Britain’s Prince William and his wife Kate on Tuesday visited the site of a former Nazi concentration camp at Stutthof in Poland, where they met with two British survivors of the facility where 28,000 Jews were murdered during the Holocaust.
Nazi Germany set up the camp in 1939 in what was then the free city of Danzig and is now the Polish city of Gdansk.
The royal couple are currently on a goodwill tour of Poland and Germany aimed at underscoring Britain’s intention to maintain friendly relations with the European Union after it leaves the bloc.
On Wednesday, the two flew from Warsaw to Gdansk, to tour the camp and meet with Manfred Goldberg and Zigi Shipper, both 87, according to the Holocaust Educational Trust, which arranged for the meeting and tour.
The Duke and Duchess of Cambridge saw displays of discarded shoes, clothing and other personal items that were taken from prisoners after their arrival. They were also shown a gas chamber where prisoners too sick to work were murdered.
“This shattering visit has reminded us of the horrendous murder of six million Jews, drawn from across the whole of Europe, who died in the abominable Holocaust,” they wrote in the guest book at the camp, according to the Daily Mail. “All of us have an overwhelming responsibility to make sure that we learn the lessons and that the horror of what happened is never forgotten and never repeated.”
The royal couple also placed stones at the camp’s Jewish memorial, a Jewish custom dating back to medieval times. Shipper and Goldberg recited the “El Maleh Rahamim” memorial prayer.
Karen Pollock, who heads the Holocaust Educational Trust, said that the royal couple’s visit helped highlight the necessity for the world to remember the Holocaust.
“Their Royal Highnesses visit sends a powerful example to the world about the importance of remembering the horrors of the Holocaust and the importance of our work to educate future generations,” she said in a statement.
“I have no doubt that this visit will leave an indelible mark – and meeting Zigi and Manfred, who endured such unimaginable horrors and had the strength and courage to return here today – is a moment they will never forget. We are deeply grateful to Their Royal Highnesses for shining a global spotlight on our cause today,” she added.
Shipper told Daily Mail that the royal couple were “very moved” by the tour of the camp, saying “You could see their faces. They were in pain.”
He also said that he likely would not have visited Stutthof Tuesday for the first time since being imprisoned there if not for the royal couple’s presence.
“I asked myself many times ‘why don’t I want to go to Stutthof?’ I don’t know. But when I came I realized how important it was,” he told the Mail.
Goldberg, who was also returning to the camp for the first time, said that he hoped the royal visit would help bring additional visitors to the site and greater attention to the horrors that occurred there.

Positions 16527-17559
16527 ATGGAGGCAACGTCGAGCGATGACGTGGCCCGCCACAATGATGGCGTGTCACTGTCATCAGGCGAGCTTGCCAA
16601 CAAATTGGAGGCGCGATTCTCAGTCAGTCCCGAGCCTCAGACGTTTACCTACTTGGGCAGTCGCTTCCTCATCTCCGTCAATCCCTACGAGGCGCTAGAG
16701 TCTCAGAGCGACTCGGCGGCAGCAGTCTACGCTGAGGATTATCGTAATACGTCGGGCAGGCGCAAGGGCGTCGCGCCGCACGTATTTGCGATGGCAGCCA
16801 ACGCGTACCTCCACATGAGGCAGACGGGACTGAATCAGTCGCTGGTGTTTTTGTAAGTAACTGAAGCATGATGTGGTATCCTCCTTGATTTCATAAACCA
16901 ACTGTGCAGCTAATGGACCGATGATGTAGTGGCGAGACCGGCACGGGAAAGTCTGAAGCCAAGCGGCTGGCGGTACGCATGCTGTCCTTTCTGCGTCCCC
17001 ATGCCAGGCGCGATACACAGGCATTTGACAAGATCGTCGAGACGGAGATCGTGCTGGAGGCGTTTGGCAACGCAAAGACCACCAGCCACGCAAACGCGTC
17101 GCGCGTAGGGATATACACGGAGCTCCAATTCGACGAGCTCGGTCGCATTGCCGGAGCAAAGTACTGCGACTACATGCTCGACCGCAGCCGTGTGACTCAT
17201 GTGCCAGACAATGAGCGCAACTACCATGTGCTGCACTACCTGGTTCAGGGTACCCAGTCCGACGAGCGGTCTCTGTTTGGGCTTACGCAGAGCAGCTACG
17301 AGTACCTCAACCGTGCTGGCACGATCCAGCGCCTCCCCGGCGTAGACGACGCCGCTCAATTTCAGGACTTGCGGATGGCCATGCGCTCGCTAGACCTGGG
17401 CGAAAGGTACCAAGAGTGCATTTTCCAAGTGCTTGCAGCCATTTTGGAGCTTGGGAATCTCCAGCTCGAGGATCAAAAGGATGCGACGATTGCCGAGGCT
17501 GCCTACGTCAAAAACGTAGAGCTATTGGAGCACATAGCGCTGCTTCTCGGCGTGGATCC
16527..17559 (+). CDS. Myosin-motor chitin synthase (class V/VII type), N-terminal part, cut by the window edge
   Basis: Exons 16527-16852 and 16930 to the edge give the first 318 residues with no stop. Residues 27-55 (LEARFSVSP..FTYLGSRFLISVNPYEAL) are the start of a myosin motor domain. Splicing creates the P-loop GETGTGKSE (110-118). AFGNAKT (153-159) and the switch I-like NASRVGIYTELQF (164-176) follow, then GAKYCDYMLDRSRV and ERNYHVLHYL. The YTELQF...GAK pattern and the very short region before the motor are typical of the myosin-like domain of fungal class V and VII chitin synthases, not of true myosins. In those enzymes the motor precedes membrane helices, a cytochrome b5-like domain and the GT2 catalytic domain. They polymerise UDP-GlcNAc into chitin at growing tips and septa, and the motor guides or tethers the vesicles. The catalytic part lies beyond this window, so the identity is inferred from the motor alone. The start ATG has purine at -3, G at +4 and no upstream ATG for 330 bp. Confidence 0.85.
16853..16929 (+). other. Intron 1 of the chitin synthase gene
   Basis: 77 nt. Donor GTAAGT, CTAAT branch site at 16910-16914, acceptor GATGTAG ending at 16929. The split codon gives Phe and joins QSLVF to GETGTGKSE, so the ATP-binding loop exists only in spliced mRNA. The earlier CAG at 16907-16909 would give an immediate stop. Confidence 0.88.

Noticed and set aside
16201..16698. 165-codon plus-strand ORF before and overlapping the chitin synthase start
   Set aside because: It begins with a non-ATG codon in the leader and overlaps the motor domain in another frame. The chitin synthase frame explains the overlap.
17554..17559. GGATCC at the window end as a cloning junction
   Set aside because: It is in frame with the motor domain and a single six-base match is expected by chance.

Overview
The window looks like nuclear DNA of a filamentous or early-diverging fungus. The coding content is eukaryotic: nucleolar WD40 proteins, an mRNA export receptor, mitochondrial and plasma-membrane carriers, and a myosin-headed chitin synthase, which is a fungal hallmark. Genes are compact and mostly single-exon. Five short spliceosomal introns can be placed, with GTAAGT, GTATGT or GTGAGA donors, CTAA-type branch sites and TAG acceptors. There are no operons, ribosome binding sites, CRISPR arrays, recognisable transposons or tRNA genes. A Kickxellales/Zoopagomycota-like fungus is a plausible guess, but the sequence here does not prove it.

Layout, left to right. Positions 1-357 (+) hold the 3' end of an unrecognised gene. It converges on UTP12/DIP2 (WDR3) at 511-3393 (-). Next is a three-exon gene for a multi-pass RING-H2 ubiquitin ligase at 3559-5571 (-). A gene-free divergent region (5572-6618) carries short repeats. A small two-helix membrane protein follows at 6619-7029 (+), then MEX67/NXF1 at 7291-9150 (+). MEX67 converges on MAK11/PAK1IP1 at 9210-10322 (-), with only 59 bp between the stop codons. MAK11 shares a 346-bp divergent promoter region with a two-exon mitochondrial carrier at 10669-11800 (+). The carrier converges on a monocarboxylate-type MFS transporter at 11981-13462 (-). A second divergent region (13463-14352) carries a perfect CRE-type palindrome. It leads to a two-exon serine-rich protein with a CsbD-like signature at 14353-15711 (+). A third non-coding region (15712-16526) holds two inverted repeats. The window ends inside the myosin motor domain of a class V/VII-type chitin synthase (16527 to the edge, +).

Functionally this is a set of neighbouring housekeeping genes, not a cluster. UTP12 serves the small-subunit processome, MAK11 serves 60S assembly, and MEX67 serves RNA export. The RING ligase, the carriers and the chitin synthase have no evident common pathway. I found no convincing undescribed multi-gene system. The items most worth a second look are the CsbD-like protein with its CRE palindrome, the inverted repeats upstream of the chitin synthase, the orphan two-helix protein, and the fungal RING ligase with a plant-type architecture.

“When a royal goes and it’s put on the television or in the paper, people say ‘why don’t we go?.’ And that’s what we want,” he told the Mail.
“People should know that it wasn’t just Auschwitch-Birkenau, it wasn’t just Bergen-Belsen, look at all the other camps,” he added.
Goldberg and Shipper met at a Stutthof sub-camp before eventually being liberated in 1945, HET said in a statement. They moved to Britain in 1946 and have remained friends ever since.
Stutthof was set up in 1939 as a prison camp for Poles. In 1944, tens of thousands of Jews were forced to work at the camp.
Shipper survived four years in Lodz ghetto and was also sent to Auschwitz-Birkenau for several weeks before being transported to Stutthof.
“It is so important that young people know what happened,” Shipper said. “I hope today’s visit will remind the world what happened. Everyone has heard of Auschwitz-Birkenau but it’s so important for people to hear about camps like Stutthof.”
Goldberg noted the emotional impact of returning to the camp where he was held prisoner.
“For me, returning to Stutthof is a seismic event. I have never been back to any of the places where I was imprisoned since I came to the UK in 1946. When I was first asked about visiting the camp, I hesitated. The mere thought of returning made me relive those years in my mind. But I decided I had to come and finally face the past.”
As guests of President Andrzej Duda and his wife Agata, the royal couple toured the Warsaw Uprising Museum on Monday.
While in Gdansk, Kate and William are also slated to visit the European Solidarity Center museum, which tells the story of the Soviet bloc’s only free trade union.
They will also meet freedom icon Lech Walesa, who won the Nobel Peace Prize as the leader of the Solidarity trade union and later became Poland’s first democratically elected president after negotiating a bloodless end to communism for the country in 1989.
AFP contributed to this report.